The God of Hell

Someone I love has been deeply troubled lately by the thought of hell. It troubles me too.

Hell is an awful thing to believe in. It’s no wonder that most Christians, most of the time shy away from looking the doctrine full in the face. Does it mean that so many of the people sitting in the cafe with me, walking past on the footpath, pursuing their Saturday morning lives, are walking, shopping and sipping their way toward a place where they will be tortured forever? I can’t stand to watch even a dog being tortured, let alone allow myself to conceive of such horror.
Dante - The Violent being tortured in the rain of fireI guess that’s why we tend to relegate Hell to our peripheral vision. The problem with such a stance is it’s easy to lose sight of the real Christian doctrine of hell, and get slipped a substitute instead.

There are all kinds of substitutes, lots of different ways of populating, depopulating, colouring, shading, and most importantly, relating God to Hell.

The worst kind of substitutes however, are those which leave nothing written upon the face of God other than hate and torture. That is a badly dehumanised God. It leaves him with nothing but naked violence, an emotionally dysfunctional cosmic sociopath. It leaves me afraid of his violence, like a child avoiding an abusive Father. How could he be so much less than us? That is a God with no glory. That isn’t God,
that’s a demon.

But is hell the absence of God? I used to think that, but no, that’s another inadequate substitute.

Hell is full of God.

However, we don’t start our thinking about Hell by reading whatever terrifying passages we might discover in Revelation or Isaiah. The Christian doctrine of Hell, like all our knowledge of God, starts with Jesus and finds its centre in The Cross.
There is a God in Hell, because first and above all else, Jesus went to Hell.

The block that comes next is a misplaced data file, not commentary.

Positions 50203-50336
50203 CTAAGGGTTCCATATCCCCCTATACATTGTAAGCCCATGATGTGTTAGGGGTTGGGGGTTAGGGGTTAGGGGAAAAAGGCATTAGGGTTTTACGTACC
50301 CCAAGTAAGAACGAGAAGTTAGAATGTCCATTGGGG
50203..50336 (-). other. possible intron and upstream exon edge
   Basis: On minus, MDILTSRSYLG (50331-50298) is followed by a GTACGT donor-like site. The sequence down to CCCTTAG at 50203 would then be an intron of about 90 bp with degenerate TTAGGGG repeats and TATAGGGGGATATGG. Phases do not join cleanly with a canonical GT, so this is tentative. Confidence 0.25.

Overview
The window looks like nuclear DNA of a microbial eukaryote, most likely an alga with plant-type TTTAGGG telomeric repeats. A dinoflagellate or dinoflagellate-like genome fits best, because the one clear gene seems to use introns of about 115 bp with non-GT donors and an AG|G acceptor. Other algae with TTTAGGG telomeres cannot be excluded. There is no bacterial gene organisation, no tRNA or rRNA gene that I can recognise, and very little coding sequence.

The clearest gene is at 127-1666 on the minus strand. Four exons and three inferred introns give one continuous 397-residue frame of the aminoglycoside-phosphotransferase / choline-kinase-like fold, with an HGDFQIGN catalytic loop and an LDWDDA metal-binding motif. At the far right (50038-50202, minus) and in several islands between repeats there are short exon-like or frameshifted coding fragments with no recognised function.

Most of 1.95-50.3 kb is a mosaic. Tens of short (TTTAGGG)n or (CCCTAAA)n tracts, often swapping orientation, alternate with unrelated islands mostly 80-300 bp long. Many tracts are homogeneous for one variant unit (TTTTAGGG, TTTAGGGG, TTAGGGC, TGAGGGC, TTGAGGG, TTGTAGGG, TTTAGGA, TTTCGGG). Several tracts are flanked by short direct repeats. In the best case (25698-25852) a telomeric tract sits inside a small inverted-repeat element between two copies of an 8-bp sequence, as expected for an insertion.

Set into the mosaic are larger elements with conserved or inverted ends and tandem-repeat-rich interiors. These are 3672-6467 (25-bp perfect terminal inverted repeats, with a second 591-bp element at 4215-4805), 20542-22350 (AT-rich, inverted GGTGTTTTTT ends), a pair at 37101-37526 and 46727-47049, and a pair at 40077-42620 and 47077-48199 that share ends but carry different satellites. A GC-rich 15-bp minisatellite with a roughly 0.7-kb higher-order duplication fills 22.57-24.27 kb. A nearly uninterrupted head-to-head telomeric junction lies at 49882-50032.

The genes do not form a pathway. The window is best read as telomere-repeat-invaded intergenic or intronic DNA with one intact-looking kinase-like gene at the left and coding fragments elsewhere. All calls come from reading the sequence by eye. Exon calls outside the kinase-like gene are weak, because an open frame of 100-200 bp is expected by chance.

Whatever the wrath of God tastes like, Jesus has drunk that cup all the way to the end because that was his Father’s will (there’s no good God/bad God here).

Yes, he did that to substitute himself for us. He did it so that in his death those who trust him would have life. But that means that Jesus experienced something on the Cross that those who trust in him never will. He shared with those in Hell the truth of God’s wrath. He was abandoned by God and set among the sinners. He was their brother in death, just as he was their friend in life.

There is nothing more true, in life or death, than this:

God loves the damned.

He has demonstrated his own love for us in this, whatever hell there is, in this world or the next, whatever world of torment, you cannot suffer in a way that God has not already suffered. Even in Hell he has suffered with you and for you. You cannot escape him, you cannot go beyond him. NEVER EVER will you be greater than his love.

That is his glory.

Do not worship any other god, for the LORD, whose name is Jealous, is a jealous God. (Ex 34:14 NIV)

Your problem is that, probably because you’ve been a Christian for too long, you think that God loves you because you’re saved. But that’s not the gospel which you first heard. God saved you because he loves you with a love that’s entirely from within himself, and ultimately beyond comprehension. His love comes long, long before the saving. It was while we were still sinners, that Christ died for us.

That’s why I can believe in the God of Hell.

And that’s why I can keep holding on to hope for our family.

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